with Longwave. Maybe that's why it's been so hard for the Brooklyn band to muster much passion. If the Strokes and the Rapture are to New York City's hipster rock scene what Oasis and Blur were to Britpop, Longwave seems destined to play the part of Mansun: Just fine. On the other hand, you could put a dark-horse bet on the band to pull a Radiohead and leap into the musical unknown, taking the entire scene with it; on the evidence of last year's LP, The Strangest Things
, Longwave's ambitions arc in that direction. Singer Steve Schlitz has a thing for vaulting pop choruses, and his band isn't content to play its garage-pop cards straight, opting instead to splinter the sound into prismatic shambolics. They aren't great yet, but Longwave could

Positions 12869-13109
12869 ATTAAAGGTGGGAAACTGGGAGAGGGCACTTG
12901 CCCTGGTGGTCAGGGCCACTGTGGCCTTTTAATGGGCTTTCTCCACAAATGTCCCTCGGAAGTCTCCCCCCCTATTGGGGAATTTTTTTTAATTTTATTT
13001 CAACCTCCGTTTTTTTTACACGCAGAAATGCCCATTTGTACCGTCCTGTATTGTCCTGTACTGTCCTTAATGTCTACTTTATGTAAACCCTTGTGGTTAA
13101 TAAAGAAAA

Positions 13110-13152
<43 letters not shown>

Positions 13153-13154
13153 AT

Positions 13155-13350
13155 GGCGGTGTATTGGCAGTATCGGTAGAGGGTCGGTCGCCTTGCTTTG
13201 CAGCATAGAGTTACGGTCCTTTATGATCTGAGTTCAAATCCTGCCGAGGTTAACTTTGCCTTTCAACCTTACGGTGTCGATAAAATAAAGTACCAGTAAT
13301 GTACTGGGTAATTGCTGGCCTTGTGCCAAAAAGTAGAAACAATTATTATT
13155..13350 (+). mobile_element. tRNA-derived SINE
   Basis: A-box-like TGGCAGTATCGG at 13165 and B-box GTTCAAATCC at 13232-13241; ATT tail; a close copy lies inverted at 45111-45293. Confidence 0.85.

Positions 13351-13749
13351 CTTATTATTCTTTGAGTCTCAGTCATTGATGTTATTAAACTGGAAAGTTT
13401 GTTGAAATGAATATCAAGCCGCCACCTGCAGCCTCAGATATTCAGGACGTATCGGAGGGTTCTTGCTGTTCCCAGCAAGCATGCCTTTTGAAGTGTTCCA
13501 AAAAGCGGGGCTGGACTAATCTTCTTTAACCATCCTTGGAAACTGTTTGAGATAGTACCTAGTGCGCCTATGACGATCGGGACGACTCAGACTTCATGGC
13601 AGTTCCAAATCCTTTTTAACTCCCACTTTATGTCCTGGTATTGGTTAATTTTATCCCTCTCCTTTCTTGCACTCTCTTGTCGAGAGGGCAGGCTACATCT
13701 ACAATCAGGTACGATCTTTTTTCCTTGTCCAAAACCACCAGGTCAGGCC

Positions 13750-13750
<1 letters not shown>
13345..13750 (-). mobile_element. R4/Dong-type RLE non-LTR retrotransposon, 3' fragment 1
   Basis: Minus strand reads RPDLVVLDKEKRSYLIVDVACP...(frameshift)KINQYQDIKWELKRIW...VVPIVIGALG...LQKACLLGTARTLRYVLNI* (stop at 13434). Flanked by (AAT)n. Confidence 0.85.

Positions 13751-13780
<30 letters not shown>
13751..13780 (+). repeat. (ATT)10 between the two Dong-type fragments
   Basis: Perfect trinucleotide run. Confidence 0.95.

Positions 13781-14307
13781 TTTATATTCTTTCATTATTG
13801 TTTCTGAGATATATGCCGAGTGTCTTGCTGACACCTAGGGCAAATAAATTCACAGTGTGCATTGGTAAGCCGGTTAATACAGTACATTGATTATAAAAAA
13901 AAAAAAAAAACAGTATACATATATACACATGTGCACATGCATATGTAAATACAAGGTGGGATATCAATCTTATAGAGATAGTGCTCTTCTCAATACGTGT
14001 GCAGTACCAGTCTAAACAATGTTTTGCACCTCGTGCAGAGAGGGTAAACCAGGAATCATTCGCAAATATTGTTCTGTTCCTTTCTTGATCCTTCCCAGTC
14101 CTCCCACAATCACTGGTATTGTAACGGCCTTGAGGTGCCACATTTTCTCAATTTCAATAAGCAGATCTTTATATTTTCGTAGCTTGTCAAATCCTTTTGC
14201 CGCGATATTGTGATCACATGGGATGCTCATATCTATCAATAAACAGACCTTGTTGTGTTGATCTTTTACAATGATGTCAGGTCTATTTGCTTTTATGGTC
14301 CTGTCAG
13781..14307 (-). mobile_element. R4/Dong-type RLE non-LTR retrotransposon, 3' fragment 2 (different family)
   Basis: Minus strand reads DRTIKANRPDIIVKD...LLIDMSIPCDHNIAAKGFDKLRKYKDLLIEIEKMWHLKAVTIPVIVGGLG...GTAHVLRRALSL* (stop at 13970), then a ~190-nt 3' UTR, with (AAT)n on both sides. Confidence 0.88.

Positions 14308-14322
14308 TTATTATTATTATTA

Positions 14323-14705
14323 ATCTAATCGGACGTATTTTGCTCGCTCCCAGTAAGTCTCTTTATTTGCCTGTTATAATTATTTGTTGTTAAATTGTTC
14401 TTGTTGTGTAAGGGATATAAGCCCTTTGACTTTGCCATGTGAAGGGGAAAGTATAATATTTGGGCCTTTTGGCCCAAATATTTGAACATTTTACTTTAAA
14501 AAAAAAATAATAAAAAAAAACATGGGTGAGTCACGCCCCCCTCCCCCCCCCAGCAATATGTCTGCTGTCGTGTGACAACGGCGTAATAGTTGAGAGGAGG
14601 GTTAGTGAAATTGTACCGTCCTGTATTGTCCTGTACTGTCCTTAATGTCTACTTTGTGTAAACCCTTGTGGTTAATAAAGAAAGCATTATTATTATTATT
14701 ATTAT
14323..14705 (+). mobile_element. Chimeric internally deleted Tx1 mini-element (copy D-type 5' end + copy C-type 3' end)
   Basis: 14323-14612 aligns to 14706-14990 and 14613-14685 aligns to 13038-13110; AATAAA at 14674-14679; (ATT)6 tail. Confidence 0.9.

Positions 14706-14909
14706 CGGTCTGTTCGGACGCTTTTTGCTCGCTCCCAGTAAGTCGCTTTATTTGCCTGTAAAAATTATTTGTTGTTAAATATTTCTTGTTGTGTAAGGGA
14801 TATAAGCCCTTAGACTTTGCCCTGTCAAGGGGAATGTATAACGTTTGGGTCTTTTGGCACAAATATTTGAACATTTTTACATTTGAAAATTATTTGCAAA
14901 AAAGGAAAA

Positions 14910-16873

be -- the songs' dimensions come into brighter relief live, and anyway, it's always a good sign when a band's members bang their heads against their music's predominant influence, in an anxious attempt to get out from under it. The just-released EP Life of the Party
might stack the deck one way or another, but all things considered, Longwave is worth a gamble.